Mini Countryman Hybrid review: Green machine’s remarkable claim

Mini has launched its new compact Countryman SUV hybrid. The petrol-electric machine delivers some impressive fuel use figures but is it worth the money? Here are five things you need to know about the Mini Countryman Hybrid.

Mini is going green

The compact car brand is ditching diesel and doubling down on electric cars.

Mini hatch customers can now choose a fully electric model priced from $59,990 drive-away, while the bigger Mini Countryman Hybrid blends petrol and electric power for about $63,000 drive-away. That makes the hybrid the best relative value in our opinion, as it’s a larger and more practical proposition for little additional spend.

The plug-in hybrid’s official fuel figure is a remarkable 2.5L/100km, but that doesn’t really translate to the real world. As with all cars of this type, you’ll use almost zero fuel for short trips, but burn fuel at a normal rate once the battery is depleted.

This is a complicated car

Everyone knows what a Mini is, and car-loving folk might know the Countryman is Mini’s solution to the high-riding crossover trend.

So we have a hybrid version of said SUV. Easy enough, right?

This is a plug-in hybrid, one combining a 100kW, 1.5-litre three-cylinder turbo petrol engine driving the front wheels with a 65kW electric motor on the rear axle. That’s a loosely similar arrangement to BMW’s i8 roadster, at a fraction of the cost.

A small (by electric car standards) 7.6kWh battery allows you to plug the Mini into a power outlet and charge the car from the grid.

Doing so gives you about 40 kilometres of electric motoring at speeds up to 125km/h while driving the rear wheels only — unless you floor the throttle and rouse the petrol engine linked to the front wheels to deliver maximum acceleration.

There’s more to it than the engine

Countryman customers get funky retro styling inside and out, along with a good dollop of tech such as LED lights, smart keys, a powered tailgate, dual-zone climate control and a central 8.8-inch touchscreen tucked into a round central display.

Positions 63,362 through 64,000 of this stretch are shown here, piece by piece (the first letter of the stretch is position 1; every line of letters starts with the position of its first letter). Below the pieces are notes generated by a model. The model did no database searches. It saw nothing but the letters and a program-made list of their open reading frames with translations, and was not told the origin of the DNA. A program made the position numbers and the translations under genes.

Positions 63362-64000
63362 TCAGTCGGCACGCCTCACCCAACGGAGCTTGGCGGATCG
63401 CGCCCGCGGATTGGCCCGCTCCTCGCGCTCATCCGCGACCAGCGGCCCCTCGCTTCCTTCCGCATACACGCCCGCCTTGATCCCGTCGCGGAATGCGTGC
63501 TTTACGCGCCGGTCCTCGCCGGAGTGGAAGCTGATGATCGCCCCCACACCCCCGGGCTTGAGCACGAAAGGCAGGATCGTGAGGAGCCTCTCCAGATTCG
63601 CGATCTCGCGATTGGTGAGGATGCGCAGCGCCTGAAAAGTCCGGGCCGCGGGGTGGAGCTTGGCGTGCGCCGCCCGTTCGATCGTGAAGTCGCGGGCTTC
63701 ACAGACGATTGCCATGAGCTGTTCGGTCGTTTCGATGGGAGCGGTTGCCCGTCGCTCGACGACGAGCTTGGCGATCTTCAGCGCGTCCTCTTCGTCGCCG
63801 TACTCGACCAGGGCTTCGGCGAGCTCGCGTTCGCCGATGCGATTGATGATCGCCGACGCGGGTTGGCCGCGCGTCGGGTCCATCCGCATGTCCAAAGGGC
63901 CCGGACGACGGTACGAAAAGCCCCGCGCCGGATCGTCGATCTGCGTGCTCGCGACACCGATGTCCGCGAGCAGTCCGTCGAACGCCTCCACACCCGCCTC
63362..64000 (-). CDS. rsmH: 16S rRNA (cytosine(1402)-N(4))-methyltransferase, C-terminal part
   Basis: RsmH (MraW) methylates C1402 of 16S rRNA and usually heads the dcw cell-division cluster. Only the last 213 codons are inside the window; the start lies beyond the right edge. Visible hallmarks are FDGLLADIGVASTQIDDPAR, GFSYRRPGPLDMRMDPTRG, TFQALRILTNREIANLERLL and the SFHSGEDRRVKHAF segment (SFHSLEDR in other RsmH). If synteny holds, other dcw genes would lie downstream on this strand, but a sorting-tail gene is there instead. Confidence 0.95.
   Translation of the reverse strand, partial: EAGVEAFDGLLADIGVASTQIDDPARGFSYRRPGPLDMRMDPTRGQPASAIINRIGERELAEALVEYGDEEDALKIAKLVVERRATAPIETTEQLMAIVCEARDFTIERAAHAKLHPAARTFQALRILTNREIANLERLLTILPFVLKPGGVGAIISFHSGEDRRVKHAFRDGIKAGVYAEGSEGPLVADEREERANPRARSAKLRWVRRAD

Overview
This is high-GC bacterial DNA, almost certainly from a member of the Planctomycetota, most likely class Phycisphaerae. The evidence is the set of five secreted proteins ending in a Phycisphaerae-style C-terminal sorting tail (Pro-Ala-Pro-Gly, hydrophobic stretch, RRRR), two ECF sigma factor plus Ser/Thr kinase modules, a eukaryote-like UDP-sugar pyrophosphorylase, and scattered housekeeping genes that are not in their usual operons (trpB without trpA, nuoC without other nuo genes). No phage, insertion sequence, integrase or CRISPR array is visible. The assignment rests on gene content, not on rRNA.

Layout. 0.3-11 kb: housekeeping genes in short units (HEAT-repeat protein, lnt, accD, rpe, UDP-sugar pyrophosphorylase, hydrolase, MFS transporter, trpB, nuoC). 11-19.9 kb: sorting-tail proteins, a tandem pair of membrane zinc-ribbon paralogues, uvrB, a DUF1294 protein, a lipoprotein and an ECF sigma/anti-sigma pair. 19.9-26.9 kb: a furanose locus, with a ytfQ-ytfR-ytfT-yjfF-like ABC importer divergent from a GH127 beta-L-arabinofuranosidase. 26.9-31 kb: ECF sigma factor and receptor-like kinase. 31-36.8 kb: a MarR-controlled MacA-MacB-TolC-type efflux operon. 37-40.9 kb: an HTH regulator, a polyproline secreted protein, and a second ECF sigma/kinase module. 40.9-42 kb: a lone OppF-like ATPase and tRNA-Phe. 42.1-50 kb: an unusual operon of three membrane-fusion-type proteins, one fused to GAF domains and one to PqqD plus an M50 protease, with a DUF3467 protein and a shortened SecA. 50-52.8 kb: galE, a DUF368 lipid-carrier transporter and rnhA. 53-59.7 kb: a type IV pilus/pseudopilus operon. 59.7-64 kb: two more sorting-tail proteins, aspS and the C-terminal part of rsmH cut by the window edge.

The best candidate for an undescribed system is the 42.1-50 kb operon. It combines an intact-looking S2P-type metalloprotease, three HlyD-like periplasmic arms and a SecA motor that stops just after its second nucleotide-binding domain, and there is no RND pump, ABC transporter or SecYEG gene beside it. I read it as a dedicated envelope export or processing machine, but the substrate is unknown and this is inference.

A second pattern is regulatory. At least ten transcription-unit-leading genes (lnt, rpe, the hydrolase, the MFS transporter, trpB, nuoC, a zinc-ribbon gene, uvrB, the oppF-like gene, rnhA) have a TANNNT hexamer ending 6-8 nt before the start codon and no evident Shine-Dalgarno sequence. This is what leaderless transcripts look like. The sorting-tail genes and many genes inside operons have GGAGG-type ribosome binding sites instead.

The quality of materials used is a step above mainstream brands, and eco-conscious types aren’t likely to be annoyed by faux leather seats. There’s plenty of headroom in the back, but not a lot of legroom, and the hybrid misses out on a sliding rear bench found in other models.

It’s fun to drive

The Countryman is surprisingly spritely in a straight line, helped by clever all-wheel-drive traction that gets the 100km/h dash done in 6.8 seconds. But the hybrid gear adds more than 300 kilos to the standard Cooper Countryman’s weight, which blunts the experience somewhat.

Stiff suspension helps maintain the “go-kart feel” Mini strives for, at the expense of ride comfort at low speeds. Heavy steering contributes to a sense that the Countryman feels planted and solid on the road, where it delivers a far more engaging experience than rival plug-in hybrids such as the Mitsubishi Outlander.

A better one is around the corner

Mini announced running changes to the Countryman earlier this year that included dropping the diesel version and fitting a bigger battery to the hybrid. The 2021 Hybrid Countryman will be good for another 10km or so of electric motoring, which means prospective buyers should either hold out for the updated car or push for a bargain on existing stock.

Mini Hybrid Countryman

Price: About $63,000 drive-away

Engine: 1.5-litre 3-cyl hybrid, 165kW/385Nm

Warranty/Service: 3-year/unlimited km, $1495 for 5 years

Fuel use: 2.5L/100km

Safety: 6 airbags, AEB, active cruise control, pedestrian detection,

Storage: 405 litres

Spare: None

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